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Shale gas - what genuine benefits does it offer?


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Something that has continued to dominate the media in recent months is shale gas - or rather, the extraction of it. While fracking polarises opinion, some real advantages can be derived from shale gas.

Here are a few examples of the genuine benefits that it offers:

Local communities could be in the money

Rather than focus on any negative impacts associated with fracking, the 'Shale Community Engagement Charter' promised that local areas will receive financial reward while shale rock drilling is carried out. The charter, as launched by the UK Onshore Operators Group, pledged £100,000 per exploratory shale site. Should gas or oil be discovered and produced from said site, the local community would be paid one per cent of revenues. According to The Telegraph, this could offer some areas up to £10 million over a 25-year period. 

More jobs and greater tax contributions

In the US, shale gas accounted for almost a quarter of its total gas production in 2010. The industry, according to reports, has created more than 600,000 jobs and has contributed billions of dollars to the economy in taxes. It's possible the same effects could be felt domestically should the UK's reserves be successfully tapped. A report by the Institute of Directors predicts 35,000 roles nationally, which might range from technology development to project management training.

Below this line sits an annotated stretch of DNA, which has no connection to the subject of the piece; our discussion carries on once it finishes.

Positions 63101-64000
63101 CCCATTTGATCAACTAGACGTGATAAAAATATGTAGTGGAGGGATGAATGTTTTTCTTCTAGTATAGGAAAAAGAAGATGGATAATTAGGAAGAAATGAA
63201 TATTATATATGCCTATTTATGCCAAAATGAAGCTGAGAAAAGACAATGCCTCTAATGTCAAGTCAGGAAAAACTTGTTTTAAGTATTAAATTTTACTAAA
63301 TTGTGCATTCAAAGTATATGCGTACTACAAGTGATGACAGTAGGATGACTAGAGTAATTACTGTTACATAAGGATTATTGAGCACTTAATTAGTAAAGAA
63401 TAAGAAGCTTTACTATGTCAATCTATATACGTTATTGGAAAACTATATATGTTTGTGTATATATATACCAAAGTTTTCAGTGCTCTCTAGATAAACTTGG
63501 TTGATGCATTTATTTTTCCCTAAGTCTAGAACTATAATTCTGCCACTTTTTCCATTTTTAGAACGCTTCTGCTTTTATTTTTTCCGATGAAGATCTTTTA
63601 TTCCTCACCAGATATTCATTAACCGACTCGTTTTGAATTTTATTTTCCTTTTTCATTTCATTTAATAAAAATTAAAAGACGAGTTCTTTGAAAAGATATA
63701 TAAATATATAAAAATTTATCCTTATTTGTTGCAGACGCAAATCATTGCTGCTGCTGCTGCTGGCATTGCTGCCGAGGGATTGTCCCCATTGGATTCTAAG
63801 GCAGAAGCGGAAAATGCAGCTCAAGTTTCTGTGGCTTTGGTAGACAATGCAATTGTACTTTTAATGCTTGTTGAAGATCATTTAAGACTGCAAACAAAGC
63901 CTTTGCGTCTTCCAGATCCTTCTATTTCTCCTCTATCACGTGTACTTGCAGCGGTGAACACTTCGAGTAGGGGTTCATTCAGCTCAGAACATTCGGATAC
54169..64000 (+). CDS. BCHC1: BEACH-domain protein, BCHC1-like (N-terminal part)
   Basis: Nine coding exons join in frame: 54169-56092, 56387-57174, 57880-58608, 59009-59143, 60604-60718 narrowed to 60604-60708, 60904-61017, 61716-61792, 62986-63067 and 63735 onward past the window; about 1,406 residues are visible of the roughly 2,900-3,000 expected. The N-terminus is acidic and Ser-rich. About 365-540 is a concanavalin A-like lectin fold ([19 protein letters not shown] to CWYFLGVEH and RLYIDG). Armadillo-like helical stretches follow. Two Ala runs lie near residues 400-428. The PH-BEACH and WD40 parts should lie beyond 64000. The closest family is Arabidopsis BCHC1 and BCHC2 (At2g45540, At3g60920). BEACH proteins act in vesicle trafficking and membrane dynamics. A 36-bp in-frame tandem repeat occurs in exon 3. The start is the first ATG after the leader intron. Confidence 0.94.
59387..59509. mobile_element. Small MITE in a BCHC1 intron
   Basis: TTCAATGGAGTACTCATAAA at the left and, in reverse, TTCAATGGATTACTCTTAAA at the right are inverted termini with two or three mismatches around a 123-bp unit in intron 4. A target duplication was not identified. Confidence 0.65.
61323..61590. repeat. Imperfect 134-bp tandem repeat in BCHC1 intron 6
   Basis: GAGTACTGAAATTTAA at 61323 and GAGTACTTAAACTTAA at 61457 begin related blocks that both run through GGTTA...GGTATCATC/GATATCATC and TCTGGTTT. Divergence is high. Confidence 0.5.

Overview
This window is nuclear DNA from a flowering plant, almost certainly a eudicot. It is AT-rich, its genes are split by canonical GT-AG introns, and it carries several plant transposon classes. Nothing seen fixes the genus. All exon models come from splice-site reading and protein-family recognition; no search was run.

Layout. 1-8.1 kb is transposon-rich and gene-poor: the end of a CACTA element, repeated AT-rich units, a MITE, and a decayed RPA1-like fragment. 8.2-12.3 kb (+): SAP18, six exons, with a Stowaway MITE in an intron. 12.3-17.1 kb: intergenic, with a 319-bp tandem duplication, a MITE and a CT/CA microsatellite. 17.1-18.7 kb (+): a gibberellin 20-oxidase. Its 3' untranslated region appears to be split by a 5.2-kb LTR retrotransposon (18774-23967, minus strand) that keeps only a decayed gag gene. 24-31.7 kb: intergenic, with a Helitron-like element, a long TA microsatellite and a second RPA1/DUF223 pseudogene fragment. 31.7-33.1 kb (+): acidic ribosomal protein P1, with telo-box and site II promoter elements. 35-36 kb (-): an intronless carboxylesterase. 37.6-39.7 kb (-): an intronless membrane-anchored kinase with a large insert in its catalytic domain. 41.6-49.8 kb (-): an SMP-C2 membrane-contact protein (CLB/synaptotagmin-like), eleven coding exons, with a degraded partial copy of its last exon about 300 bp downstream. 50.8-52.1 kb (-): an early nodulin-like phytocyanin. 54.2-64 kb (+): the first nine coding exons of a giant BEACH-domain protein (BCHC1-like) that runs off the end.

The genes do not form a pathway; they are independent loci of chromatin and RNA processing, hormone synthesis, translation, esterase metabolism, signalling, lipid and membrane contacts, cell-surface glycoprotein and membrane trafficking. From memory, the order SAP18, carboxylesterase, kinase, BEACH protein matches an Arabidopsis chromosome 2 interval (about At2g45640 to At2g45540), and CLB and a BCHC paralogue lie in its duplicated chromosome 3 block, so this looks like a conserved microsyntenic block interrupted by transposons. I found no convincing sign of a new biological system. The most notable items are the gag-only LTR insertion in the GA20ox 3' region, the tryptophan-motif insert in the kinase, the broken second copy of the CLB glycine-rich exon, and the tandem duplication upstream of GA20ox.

Environmental benefits

While this remains a 'grey area', natural gas is the cleanest burning fossil fuel. Although shale gas emissions are greater during the production stages, research has shown that its impact on the environment is only a little higher than that of 'conventional' gas. It is considerably more eco-friendly than oil or coal. Admittedly, more studies are required in this area, but the impact is not as significant as many people fear. 

A source of fuel when others are declining

It's a well-documented fact that fossil fuel reserves are running out. Shale sources, therefore, will provide vital fuel for years to come. In addition, it will prevent a monopoly (and price hikes imposed) by countries that export oil, chiefly in the Middle East, Africa and South America.

Cost reductions

This is another 'sticky' are - will costs be reduced? It's possible. Costs of natural gas and electricity to consumers in the US are said to have reduced since shale gas was produced. At the very least, prices could stabilise based on the fact that the UK would not be so reliant on other countries for its fuel supplies.

Author: Elizabeth Smythe

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